How to propagate an arrowhead plant – a step-by-step guide

Discover how to take arrowhead cuttings and bolster your plant collection for the new year

Close-up of arrowhead plant leaves on wooden table
(Image credit: Getty Images/AnSyvanych)

Arrowhead plants, also known as Syngonium podophyllum, are a popular and low maintenance houseplant, with beautiful, pointed foliage. What is great about arrowhead plants is that they are one of the easiest houseplants to grow from cuttings.

When kept as a houseplant, arrowheads can grow up to two meters, and typically have green and white foliage. Different varieties of arrowheads have different shaped leaves. The age of the plant also depicts the shape of the leaves; shoots in adult plants can even be oval or elliptical shaped. 

If you are planning to propagate your arrowhead plant, the first step is to gather your essentials. A healthy parent plant, clean pruning shears, a small pot with well-draining soil, and a propagation container is all you'll need to carry out this process effectively. These can all be added to your houseplant care kit for future home growing.

How to propagate an arrowhead plant in 3 simple steps

Glossy, green arrowhead plant leaves

(Image credit: Getty Images/Pro2sound)

Follow these tried-and-tested steps to propagate an arrowhead plant, and multiply your houseplant collection for free. 

1. Selecting and preparing cuttings

Potted arrowhead plant on wooden side table

(Image credit: Getty Images/Firn)

The first stage in propagating an arrowhead plant is to carefully select and prepare the right cuttings for the next growing season. 

‘Begin by selecting a healthy parent plant,' says plant expert Justin Hancock. ‘Using sharp, sterilized scissors or pruning shears, cut a stem with at least two nodes for submersion in water or soil.’ 

Nodes are points where leaves attach to the stem. Remove any excess leaves to focus energy on root development.

Justin Hancock
Justin Hancock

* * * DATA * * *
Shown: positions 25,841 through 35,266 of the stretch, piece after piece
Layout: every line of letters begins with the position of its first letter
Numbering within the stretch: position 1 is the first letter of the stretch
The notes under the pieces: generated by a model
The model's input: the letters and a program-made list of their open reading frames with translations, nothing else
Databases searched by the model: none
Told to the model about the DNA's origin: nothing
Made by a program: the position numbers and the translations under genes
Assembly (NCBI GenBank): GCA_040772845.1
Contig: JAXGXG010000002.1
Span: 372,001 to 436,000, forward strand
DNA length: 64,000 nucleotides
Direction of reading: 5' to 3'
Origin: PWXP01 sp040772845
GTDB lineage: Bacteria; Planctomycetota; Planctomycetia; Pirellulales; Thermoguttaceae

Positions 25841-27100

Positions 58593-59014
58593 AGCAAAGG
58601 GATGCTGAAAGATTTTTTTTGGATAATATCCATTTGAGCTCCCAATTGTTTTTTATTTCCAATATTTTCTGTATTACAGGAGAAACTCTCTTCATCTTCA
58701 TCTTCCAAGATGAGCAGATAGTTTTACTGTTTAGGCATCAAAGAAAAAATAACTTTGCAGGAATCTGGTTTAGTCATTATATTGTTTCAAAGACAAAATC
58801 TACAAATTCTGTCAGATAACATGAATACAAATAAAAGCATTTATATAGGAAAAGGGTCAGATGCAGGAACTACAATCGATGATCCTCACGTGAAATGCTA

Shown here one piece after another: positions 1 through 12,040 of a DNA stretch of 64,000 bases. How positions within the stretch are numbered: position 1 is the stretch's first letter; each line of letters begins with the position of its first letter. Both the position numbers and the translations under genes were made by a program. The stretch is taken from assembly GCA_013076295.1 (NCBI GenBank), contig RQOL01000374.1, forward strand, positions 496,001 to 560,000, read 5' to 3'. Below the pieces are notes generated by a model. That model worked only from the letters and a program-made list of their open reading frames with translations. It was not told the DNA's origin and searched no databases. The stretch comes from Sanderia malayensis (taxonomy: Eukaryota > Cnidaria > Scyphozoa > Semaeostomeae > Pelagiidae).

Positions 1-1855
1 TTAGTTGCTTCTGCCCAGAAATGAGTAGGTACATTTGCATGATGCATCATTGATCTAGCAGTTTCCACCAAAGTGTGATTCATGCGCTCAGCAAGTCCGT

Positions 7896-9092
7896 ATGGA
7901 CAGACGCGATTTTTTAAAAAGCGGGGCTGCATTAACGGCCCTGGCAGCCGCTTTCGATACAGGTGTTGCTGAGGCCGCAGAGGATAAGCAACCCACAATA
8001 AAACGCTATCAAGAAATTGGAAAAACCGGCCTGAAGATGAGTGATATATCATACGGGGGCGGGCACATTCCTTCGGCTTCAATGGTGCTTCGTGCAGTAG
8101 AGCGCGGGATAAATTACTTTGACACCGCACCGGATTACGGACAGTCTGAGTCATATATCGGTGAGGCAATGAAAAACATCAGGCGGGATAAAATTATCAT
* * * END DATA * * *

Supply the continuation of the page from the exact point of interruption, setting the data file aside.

Absolutely passionate about plants (indoors and out), Justin is a consumer horticulturist who’s been getting his hands dirty in the industry for more than 25 years. Before joining the Costa Farms team 2013, he was a garden journalist and broadcaster on local and national networks.

2. Initiating rooting

Potted large arrowhead plant on sunny window ledge

(Image credit: Getty Images/Polina Sergeyeva)

Once the cuttings are obtained, they should be placed in a jar of water or planted directly into moist potting soil. Throughout this process, it is essential to keep the cuttings in a warm and humid environment while avoiding direct sunlight.

If you decide to root your arrowhead cutting in water, place the cutting in a jar of water, ensuring that at least one node is submerged. Change the water every few days to prevent bacterial growth.

For rooting in soil you can plant the cutting directly into fresh potting compost. Ensure the node is buried in the soil, and keep the soil consistently moist but not waterlogged. 

Another optional tip is to dip the cut end of the arrowhead plant in rooting hormone such as Dr. Earth Organic 2 Starter & Transplant Fertilizer from Amazon, which can encourage faster root development. For either process, initial roots will often begin appearing within a week. You should see stronger roots developing after a month.

3. Transplantation

Several potted arrowhead plants grouped together